interviewed in the Defence Force as providing an opportunity for them to express
    views to an independent panel. We record our appreciation of the assistance
    provided by all those interviewed.
  4. In the course of our review we interviewed senior personnel at Defence
    Headquarters in Wellington and also at the Headquarters of the single Services;
    Ministry of Defence personnel; heads of other relevant Government departments
    and persons responsible for security intelligence; staff from the office of the
    Controller and Auditor-General; as well as a range of others including the
    former Chief of Defence Force (Lt General Tony Birks), the former Chief of the
    General Staff (Major General Piers Reid), the former Secretary of Defence (Mr
    Gerald Hensley) and the former Chair of the Parliamentary Foreign Affairs,
    Defence and Trade Committee (Hon. Derek Quigley). The questioning of Defence
    personnel included interviews conducted at Trentham (the Joint Forces
    Headquarters), Linton Military Camp, Whenuapai Air Force Base and Devonport
    Naval Base. At each of these places we interviewed commanding officers and
    groups of mid-ranking officers. We found that these interviews gave us a
    valuable perspective for our review.
  5. In addition to conducting the series of interviews, we sought and obtained a
    substantial amount of documentary material, some of a background nature and some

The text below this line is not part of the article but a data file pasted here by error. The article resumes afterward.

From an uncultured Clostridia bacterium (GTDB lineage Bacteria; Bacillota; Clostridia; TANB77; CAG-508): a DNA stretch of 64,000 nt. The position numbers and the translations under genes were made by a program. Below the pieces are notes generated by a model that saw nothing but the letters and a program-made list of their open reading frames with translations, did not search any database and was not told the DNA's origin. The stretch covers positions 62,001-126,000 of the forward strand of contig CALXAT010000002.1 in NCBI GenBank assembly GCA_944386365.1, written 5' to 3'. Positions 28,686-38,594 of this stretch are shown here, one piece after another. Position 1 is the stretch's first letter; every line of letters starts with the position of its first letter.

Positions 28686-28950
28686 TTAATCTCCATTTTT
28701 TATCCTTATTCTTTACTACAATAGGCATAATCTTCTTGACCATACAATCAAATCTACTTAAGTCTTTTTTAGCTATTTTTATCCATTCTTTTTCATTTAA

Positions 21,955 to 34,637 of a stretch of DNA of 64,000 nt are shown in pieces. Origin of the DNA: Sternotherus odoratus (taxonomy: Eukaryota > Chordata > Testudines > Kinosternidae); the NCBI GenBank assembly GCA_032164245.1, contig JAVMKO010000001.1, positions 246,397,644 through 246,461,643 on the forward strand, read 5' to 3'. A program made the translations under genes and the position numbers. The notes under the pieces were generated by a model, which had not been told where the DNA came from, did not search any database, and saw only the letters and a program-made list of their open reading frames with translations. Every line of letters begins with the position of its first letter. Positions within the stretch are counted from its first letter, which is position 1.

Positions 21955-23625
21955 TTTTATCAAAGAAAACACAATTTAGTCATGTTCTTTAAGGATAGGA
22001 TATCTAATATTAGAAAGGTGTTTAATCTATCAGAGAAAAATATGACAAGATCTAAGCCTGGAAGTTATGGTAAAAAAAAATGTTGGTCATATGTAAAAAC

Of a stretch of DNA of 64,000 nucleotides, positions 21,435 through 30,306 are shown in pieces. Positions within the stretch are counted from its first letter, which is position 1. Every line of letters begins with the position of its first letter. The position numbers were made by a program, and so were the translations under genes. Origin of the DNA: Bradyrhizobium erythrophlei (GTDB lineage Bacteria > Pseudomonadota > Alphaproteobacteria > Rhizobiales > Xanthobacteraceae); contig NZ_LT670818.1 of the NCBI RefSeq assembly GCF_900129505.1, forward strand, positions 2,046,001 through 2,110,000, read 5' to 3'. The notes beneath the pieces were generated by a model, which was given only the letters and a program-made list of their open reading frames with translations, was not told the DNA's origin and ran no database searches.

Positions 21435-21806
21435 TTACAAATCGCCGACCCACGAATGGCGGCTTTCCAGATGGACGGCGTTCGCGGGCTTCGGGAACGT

directly relevant to our terms of reference. An index of the key documentary
    material which we received is contained in Appendix 3 to this report. The
    directly relevant documentary material included -

      14.1  Lists of information believed to have been disclosed without authority
      over the past 2 - 3 years provided to us by the current Minister of Defence, the
      former Minister of Defence, the Chief of Defence Force, and the Chief of the
      General Staff. A summary list of unauthorised disclosures is contained in
      Appendix 4 to this report.

      14.2  Comments on these lists provided by the Chief of the Defence Force and
      the Secretary of Defence.

      14.3  Defence Force Orders and memoranda issued by the Chief of the Defence
      Force and instructions to his Ministry by the Secretary of Defence relating to
      the areas covered by our terms of reference, including classified information,
      official information, protected disclosures and the unauthorised disclosure of
      information. 14.4  A Crown Law Office opinion on the constitutional nature of
      the relationship between the Defence Force and the Government of the day (sought
      by the State Services Commission and the Defence Force). A copy of the opinion
      is contained in Appendix 5 to this report.

  6. As already noted, our terms of reference required us to co-operate and
    consult with the other reviewers. To the extent appropriate, we have been in
    touch with Mr Don Hunn, who is carrying out the accountabilities review, and Mr
    Colin Carruthers QC, who is carrying out the review for the Judge Advocate
  7. As anticipated in our terms of reference, we have in the time available
    obtained the information which we required to carry out our review without
    needing to exercise any powers under the Commissions of Inquiry Act 1908.